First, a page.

In order to decide how to get the most of your devices you need to know what technologies are available and their implications. As always there can be some tradeoffs with respect to speed, reliability, power, flexibility, ease of use and complexity.
Many of the techniques described below can be stacked in a number of ways to maximise performance and reliability, though at the cost of added complexity.
This is a method of increasing reliability, speed or both by using multiple disks in parallel thereby decreasing access time and increasing transfer speed. A checksum or mirroring system can be used to increase reliability. Large servers can take advantage of such a setup but it might be overkill for a single user system unless you already have a large number of disks available. See other documents and FAQs for more information.
For Linux one can set up a RAID system using either software (the
md module in the kernel), a Linux compatible controller card (PCI-to-SCSI) or a SCSI-to-SCSI controller. Check the documentation for what controllers can be used. A hardware solution is usually faster, and perhaps also safer, but comes at a significant cost.
A summary of available hardware RAID solutions for Linux is available at Linux Consulting.
SCSI-to-SCSI controllers are usually implemented as complete cabinets with drives and a controller that connects to the computer with a second SCSI bus. This makes the entire cabinet of drives look like a single large, fast SCSI drive and requires no special RAID driver. The disadvantage is that the SCSI bus connecting the cabinet to the computer becomes a bottleneck.
A significant disadvantage for people with large disk farms is that there is a limit to how many SCSI entries there can be in the /dev directory. In these cases using SCSI-to-SCSI will conserve entries.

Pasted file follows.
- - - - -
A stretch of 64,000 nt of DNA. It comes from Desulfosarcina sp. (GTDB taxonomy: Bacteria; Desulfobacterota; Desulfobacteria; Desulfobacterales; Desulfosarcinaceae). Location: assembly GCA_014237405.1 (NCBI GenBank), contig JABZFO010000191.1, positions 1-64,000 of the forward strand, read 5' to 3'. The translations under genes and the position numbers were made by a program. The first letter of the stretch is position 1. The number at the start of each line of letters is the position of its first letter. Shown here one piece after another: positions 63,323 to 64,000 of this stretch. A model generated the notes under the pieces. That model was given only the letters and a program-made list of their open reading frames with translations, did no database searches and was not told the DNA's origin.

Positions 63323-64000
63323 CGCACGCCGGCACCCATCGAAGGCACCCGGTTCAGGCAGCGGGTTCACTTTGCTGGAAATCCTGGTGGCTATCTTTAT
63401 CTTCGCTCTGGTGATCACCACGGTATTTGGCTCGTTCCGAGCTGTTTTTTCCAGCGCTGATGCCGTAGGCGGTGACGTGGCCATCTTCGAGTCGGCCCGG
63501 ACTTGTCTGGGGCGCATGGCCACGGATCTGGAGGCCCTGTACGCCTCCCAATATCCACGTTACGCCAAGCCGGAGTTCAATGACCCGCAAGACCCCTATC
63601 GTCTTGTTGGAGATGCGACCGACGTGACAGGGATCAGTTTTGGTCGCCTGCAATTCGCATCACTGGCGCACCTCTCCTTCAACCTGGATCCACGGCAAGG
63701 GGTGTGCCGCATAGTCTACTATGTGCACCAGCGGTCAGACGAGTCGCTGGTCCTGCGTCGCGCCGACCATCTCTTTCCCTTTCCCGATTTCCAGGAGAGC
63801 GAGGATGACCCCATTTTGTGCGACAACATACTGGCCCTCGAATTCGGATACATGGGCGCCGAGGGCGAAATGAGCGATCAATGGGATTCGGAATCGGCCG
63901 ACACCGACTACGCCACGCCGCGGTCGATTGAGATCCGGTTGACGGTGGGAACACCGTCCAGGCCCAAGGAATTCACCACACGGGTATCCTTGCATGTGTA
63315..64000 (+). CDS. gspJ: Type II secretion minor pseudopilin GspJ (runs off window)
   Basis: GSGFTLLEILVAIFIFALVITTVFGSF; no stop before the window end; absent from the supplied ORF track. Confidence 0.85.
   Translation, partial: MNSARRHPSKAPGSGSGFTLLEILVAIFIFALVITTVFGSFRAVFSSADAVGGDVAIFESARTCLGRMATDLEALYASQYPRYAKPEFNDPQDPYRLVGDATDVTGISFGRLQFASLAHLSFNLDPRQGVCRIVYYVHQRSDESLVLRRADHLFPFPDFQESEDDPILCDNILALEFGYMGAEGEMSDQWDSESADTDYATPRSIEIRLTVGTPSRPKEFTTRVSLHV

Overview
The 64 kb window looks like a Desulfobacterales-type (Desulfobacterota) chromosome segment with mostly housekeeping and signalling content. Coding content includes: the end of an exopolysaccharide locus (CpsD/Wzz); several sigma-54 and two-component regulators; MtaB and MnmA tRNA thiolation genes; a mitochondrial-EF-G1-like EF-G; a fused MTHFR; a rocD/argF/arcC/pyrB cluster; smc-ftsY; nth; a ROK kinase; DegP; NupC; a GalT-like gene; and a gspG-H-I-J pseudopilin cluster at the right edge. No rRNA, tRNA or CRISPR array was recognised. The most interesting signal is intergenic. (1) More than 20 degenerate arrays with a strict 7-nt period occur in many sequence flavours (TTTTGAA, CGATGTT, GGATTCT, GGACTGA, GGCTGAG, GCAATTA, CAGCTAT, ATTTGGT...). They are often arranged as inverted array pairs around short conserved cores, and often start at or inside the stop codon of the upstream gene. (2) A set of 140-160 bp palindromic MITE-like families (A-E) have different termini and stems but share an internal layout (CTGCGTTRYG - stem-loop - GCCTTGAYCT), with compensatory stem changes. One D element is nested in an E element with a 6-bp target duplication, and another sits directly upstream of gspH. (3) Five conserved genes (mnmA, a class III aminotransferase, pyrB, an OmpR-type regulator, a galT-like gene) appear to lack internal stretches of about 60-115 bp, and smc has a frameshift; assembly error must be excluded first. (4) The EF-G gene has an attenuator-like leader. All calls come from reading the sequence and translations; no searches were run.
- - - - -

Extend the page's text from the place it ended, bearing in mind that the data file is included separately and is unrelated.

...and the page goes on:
Usually they are configured via the front panel or with a terminal connected to their on-board serial interface.
PCI-to-SCSI controllers are, as the name suggests, connected to the high speed PCI bus and is therefore not suffering from the same bottleneck as the SCSI-to-SCSI controllers. These controllers require special drivers but you also get the means of controlling the RAID configuration over the network which simplifies management.
Currently only a few families of PCI-to-SCSI host adapters are supported under Linux.
The oldest and most mature is a range of controllers from DPT including SmartCache I/III/IV and SmartRAID I/III/IV controller families. These controllers are supported by the EATA-DMA driver in the standard kernel. This company also has an informative home page which also describes various general aspects of RAID and SCSI in addition to the product related information.
These are not the fastest but have a good track record of proven reliability.
Note that the maintenance tools for DPT controllers currently run under DOS/Win only so you will need a small DOS/Win partition for some of the software. This also means you have to boot the system into Windows in order to maintain your RAID system.
A very recent addition is a range of controllers from ICP-Vortex featuring up to 5 independent channels and very fast hardware based on the i960 chip. The Linux driver was written by the company itself which shows they support Linux.
As ICP-Vortex supplies the maintenance software for Linux it is not necessary with a reboot to other operating systems for the setup and maintenance of your RAID system. This saves you also extra downtime.
This is one of the latest entries which is out in early beta. More information as well as drivers are available at Dandelion Digital's Linux DAC960 Page.
Another very recent entry and currently in beta release is the Smart-2 driver.
IBM has released their driver as GPL.
A number of operating systems offer software RAID using ordinary disks and controllers. Cost is low and performance for raw disk IO can be very high. As this can be very CPU intensive it increases the load noticeably so if the machine is CPU bound in performance rather then IO bound you might be better off with a hardware PCI-to-RAID controller.
Real cost, performance and especially reliability of software vs. hardware RAID is a very controversial topic. Reliability on Linux systems have been very good so far.
The current software RAID project on Linux is the
md system (multiple devices) which offers much more than RAID so it is described in more details later.
RAID comes in many levels and flavours which I will give a brief overview of this here. Much has been written about it and the interested reader is recommended to read more about this in the Software RAID HOWTO.
There are also hybrids available based on RAID 0 or 1 and one other level. Many combinations are possible but I have only seen a few referred to. These are more complex than the above mentioned RAID levels.
RAID 0/1 combines striping with duplication which gives very high transfers combined with fast seeks as well as redundancy. The disadvantage is high disk consumption as well as the above mentioned complexity.